Today I was reading through Mark chapter 14 and was meditating on the time Jesus spent in the garden of Gethsemane before he went to the cross.

The first half of verse 36 struck me like never before. Jesus was praying and said these words: “Abba, Father, all things are possible for you. Remove this cup from me.”

In this are two profound things. First, Jesus knew that God could do anything. He knew that it was well within the power of his Father to pull the pin on redemption and instantly take His son back into the eternal glory from which He had come. Furthermore, Jesus asked for it. Such was his agony at the thought of what he was to endure, that he asked his Father to remove it from him.

The Father would not deny the Son. Except for one entirely game-changing word: ‘but.’

At the most intensely pivotal moment the world has seen, the Son surrendered his will to His Father’s saying ‘Yet not what I will, but what you will,’ and the Father, in that moment of Jesus’ submission, overruled the will of His Son. Together they endured the cross, despising the shame, for the redemption of mankind.

How grateful I am for Jesus’ submission to the will of His Father, and how challenged I am by my lack of it.

Why would God destroy a city?

Sodom and Gomorrah are two famous historical cities known for their destruction. The account of their demise begins in Genesis 18, when the Lord says to Abraham, “Because the outcry against Sodom and Gomorrah is great and their sin is very grave, I will go down to see whether they have done altogether according to the outcry that has come to me.”

I was reading this passage as a part of our church’s Genesis study, and this question was posed: ‘Why would God be so concerned about the reports coming from Sodom and Gomorrah?’ I was stumped at first. Sure I know that God hates sin, but evil is just a part of our world, right? Why did He feel the need to destroy them so dramatically?

As I pondered this I was suddenly reminded of something Jesus said: “If your eye causes you to sin, tear it out.”

Sin is not static. It spreads like a cancer, sometimes slowly, but surely. It seeps into a culture until it moulds minds and consciences and lulls people into deception, saying, “You can live as you like” and “There is no consequence.”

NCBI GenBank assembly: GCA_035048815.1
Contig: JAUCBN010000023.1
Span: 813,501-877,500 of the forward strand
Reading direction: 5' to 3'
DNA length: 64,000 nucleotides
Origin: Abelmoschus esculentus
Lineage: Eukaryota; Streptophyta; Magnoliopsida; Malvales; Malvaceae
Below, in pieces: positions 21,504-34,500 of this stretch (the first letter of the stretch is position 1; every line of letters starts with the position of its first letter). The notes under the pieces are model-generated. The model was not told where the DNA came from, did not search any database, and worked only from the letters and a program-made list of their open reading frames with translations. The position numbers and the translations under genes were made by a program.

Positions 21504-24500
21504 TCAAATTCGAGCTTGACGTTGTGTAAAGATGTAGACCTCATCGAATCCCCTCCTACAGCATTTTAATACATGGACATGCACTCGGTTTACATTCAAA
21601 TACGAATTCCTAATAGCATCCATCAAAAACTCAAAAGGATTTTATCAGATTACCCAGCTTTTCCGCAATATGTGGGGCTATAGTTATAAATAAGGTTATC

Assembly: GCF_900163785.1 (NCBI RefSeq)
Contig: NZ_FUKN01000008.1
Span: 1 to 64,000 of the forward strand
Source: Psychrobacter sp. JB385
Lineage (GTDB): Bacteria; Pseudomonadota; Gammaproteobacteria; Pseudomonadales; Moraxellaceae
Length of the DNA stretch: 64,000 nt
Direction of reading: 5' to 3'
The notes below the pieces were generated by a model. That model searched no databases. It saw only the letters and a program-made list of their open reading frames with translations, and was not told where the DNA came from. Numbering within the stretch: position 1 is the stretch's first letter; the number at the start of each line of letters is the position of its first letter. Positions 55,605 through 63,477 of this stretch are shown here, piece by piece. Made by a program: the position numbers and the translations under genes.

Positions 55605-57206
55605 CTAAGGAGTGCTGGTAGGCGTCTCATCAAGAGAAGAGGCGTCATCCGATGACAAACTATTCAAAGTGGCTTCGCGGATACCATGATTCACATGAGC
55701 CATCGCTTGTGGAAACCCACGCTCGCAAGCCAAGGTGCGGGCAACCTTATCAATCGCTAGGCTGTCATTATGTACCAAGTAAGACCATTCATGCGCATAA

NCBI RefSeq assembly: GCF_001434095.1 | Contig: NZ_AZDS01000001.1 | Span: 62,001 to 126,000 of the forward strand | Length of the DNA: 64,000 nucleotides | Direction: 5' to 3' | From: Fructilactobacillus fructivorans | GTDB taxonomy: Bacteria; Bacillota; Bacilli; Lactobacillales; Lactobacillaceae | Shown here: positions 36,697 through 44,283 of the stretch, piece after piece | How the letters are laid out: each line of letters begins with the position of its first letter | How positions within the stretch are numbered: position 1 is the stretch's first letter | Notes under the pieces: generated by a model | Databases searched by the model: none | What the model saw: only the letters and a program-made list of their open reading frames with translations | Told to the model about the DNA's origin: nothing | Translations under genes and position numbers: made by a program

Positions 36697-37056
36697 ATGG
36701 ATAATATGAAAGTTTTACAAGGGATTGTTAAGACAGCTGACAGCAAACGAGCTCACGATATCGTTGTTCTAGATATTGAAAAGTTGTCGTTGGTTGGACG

God’s destruction is always characterised by two things: justice for evil, and protection of that which is good. Just like a cancer in the body must be killed, in order for the body to be saved, so has God worked throughout history to restrain the spread of evil, so as to protect his people and offer salvation to all.

Celebrating Weakness as a Key to my Identity

 

Wow, this is making me feel inadequate!
I’m still shocked that these words came out of my mouth, but they did, before I even had time to think.
I was talking to a friend about owning property. Like me, they’d been very circumstantially blessed in this area and, despite the humble way that they spoke about it, it was clear that they were sitting on some very valuable investments. My instant feeling, when faced with someone in a ‘better position’ to me was inadequacy.
This was further highlighted to me this week as I realized how often I do a self-appraisal of how ‘successful’ I am at life. Ironically much of this centers around how I think my life looks to other people.
Here’s some embarrassing examples of what goes through my head:

Ok, so I’m single. I’m basically failing at the most significant thing in life, so I need to make up for it somehow. I need to prove that my life is still awesome enough to justify being alone.

How am I going at life? Actually I’m doing okay. I have property. Lots of people my age don’t, and I’m going to nail this whole mortgage thing.
I have a career that I enjoy and I’m in leadership now and…
I’ve traveled…
I have lots of friends…
I give to missions and charity…
I have…
                        I can…
                                                I do…
                                                                        I am…

Successful.

I have a decent personal resume. Most of the time it’s enough to make me feel okay about being alone. Most of the time I feel that my strengths are outweighing my weaknesses.
But.
Sometimes they don’t help at all. They offer no answer when the ugly question rears it’s head ‘Why, despite all this, does nobody want me?’

Most of the time I also know that the successes I’m counting aren’t actually the things that matter; that they’re all superficial things that can be lost in an instant.

It really hit home the other day as I was crying out to God to speak into my life and He took me to James 1:10-11.
“[Let the rich boast] in his humiliation, because like a flower of the grass he will pass away… So also will the rich man fade away in the midst of his pursuits.”
What does it mean, I asked, to boast in my humiliation? I was reminded of the way in which the Apostle Paul boasted in his weaknesses and counted everything he had gained in this world as loss for the sake of knowing Christ, and I knew… it is in my weaknesses, not my successes, that my true greatness lies, because my true greatness does not come from me.